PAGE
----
I research more facts than I’ll actually need for the story. I try to only show what the PoV character observes or understands, without tossing in pages of interesting research details. I find that it gives the story depth if I know more about the background, without necessarily making the reader learn all about it. Not that I always mind when authors drop in some fascinating historical details into their stories, but there needs to be a limit on that.

Abby Goldsmith, class of 2004

I write a lot of otherworldly fiction, which reduces the amount of research necessary. Whenever I have a story that includes an element of obscure reality, I do thorough and extensive research before and during the first draft. Topics I’ve researched include cave fungus, ocean liners, spinal muscular atrophy, gigantism in humans, and congenital illnesses.

My personal experiences also influence my stories, and I think this counts as personal research. I’ve lived in small town New Hampshire and a suburb of Los Angeles, and I’ve set stories in both places. I like to think my settings come across as realistic.

These research topics are major factors in the story plot or characters, and I believe it’s worth spending the time to get them right.

Colleen H. Robbins, class of 2007

When do I research? The majority of my research occurs before and after writing the first draft. I try not to stop in the middle of a writing session, because it interrupts the flow.

I usually have an idea of the research I will need, so I do extensive research before I start the actual writing. While I am writing the first draft I will occasionally check some facts, but then I go through the completed first draft with a fine tooth comb.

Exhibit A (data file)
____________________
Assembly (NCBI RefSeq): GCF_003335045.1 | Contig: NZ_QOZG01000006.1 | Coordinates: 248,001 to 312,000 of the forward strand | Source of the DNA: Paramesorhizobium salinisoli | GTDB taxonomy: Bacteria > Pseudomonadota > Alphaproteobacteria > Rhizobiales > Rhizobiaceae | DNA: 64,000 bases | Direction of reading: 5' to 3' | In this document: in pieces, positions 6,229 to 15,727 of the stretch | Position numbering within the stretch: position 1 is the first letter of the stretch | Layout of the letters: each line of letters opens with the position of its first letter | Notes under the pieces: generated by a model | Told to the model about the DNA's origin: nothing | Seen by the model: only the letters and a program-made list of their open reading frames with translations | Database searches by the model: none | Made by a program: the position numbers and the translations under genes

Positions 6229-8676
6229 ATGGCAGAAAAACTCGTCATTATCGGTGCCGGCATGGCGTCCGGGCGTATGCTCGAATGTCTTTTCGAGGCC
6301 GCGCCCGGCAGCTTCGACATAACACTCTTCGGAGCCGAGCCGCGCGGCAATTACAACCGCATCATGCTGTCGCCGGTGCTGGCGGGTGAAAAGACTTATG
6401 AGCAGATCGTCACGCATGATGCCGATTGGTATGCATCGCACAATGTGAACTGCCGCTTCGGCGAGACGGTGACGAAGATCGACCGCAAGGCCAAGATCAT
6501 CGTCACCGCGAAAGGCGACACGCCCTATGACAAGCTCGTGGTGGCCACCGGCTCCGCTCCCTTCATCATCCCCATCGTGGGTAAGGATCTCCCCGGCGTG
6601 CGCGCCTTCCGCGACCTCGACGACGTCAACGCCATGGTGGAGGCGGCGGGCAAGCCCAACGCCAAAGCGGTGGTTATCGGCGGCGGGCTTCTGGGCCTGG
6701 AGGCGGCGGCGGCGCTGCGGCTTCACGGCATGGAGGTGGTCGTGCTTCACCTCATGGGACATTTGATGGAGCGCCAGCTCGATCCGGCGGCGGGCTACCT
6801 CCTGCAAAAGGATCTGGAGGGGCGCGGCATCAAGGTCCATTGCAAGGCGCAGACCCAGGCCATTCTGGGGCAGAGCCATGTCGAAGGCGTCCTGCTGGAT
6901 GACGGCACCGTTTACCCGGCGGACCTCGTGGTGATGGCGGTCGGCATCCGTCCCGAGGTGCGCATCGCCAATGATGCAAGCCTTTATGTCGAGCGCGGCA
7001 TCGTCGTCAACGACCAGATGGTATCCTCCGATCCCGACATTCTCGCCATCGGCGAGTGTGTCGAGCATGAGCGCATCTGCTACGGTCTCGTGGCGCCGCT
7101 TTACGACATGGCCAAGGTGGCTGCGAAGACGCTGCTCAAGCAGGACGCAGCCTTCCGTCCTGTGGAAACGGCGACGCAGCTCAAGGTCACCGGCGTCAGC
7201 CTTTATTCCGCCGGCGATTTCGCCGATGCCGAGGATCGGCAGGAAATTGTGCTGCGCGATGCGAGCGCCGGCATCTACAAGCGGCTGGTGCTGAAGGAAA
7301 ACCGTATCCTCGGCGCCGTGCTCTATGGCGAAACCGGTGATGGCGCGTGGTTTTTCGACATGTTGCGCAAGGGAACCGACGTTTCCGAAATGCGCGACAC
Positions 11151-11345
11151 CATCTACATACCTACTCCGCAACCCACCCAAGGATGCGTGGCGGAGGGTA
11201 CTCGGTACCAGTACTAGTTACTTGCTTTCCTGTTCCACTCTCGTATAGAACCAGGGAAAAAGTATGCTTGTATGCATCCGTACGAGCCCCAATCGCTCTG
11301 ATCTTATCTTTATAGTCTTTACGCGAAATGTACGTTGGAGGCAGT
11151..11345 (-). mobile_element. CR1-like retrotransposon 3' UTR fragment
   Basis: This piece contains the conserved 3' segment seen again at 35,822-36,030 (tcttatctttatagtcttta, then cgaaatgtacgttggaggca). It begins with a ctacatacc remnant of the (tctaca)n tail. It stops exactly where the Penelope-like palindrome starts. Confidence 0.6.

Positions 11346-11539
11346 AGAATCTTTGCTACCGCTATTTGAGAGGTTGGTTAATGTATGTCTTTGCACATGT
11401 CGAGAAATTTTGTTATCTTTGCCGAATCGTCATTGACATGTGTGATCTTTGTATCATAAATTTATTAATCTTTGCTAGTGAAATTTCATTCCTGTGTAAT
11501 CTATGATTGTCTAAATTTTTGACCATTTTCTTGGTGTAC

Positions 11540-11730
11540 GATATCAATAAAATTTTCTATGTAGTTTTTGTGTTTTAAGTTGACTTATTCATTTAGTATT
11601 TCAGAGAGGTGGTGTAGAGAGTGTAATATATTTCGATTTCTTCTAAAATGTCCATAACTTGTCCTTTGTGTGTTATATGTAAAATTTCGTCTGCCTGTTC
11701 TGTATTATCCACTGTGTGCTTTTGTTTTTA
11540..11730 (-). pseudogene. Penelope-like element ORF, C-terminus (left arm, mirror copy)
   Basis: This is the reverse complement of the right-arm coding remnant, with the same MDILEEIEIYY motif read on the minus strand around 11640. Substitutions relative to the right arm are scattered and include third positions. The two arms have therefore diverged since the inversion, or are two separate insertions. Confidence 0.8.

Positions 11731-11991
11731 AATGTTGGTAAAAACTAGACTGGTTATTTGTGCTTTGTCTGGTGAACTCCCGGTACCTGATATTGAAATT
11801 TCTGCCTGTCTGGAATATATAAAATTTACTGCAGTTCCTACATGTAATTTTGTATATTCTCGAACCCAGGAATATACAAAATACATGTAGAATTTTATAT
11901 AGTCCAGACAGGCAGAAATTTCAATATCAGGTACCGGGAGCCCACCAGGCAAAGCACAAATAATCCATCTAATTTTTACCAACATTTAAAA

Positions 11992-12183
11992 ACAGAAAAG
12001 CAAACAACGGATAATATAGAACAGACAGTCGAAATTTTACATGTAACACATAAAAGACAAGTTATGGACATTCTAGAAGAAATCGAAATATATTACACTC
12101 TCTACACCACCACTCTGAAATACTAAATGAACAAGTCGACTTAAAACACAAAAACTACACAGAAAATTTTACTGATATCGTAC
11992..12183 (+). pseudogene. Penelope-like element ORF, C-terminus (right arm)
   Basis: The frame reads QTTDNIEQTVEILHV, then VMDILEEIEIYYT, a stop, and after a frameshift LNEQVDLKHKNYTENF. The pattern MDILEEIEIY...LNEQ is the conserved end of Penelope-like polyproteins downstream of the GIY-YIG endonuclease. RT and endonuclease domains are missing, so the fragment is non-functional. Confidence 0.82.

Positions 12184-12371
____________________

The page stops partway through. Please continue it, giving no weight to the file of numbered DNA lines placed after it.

When I know that certain historical or scientific facts will be critical to the story or novel, I write up a reference sheet of the most important information to keep by the computer. Having the information at my fingertips does not interrupt the flow of writing. I also keep a note sheet to jot down the information that I feel needs to be double-checked after I finish my writing session for the day, along with the page number it occurs on.

Larry Hodges, class of 2006

For my novel, Campaign 2100: Rise of the Moderates, I did extensive research. Strike that; I did incredible amounts of research. Imagine a novel that’s basically a worldwide road trip to real places all over the planet. Extrapolate this a hundred years into the future. (The novel covers the campaign for president of Earth in the year 2100.)

Now I spent many months imagining the storyline, characters, settings, and changes in the future. What would be the main energy sources in the year 2100? What types of transportation? Weapons? Foods? Geography? Clothing and hair styles? Religions? Taboos? Slang? Plant and animal life? Computers? What technologies would rise up and become commonplace? What would be the main political issues? If I didn’t do all of this, it wouldn’t be authentic 2100; it’d just be a poorly disguised 2009.

I did most of the research in advance, though I sometimes stopped to do additional research. It’s generally recommended not to stop in the middle of writing to research something, but that’s what I did as I found myself unable to continue until I know what’s needed. Sometimes I’d think of something, do some research, and go back and rewrite or add a section.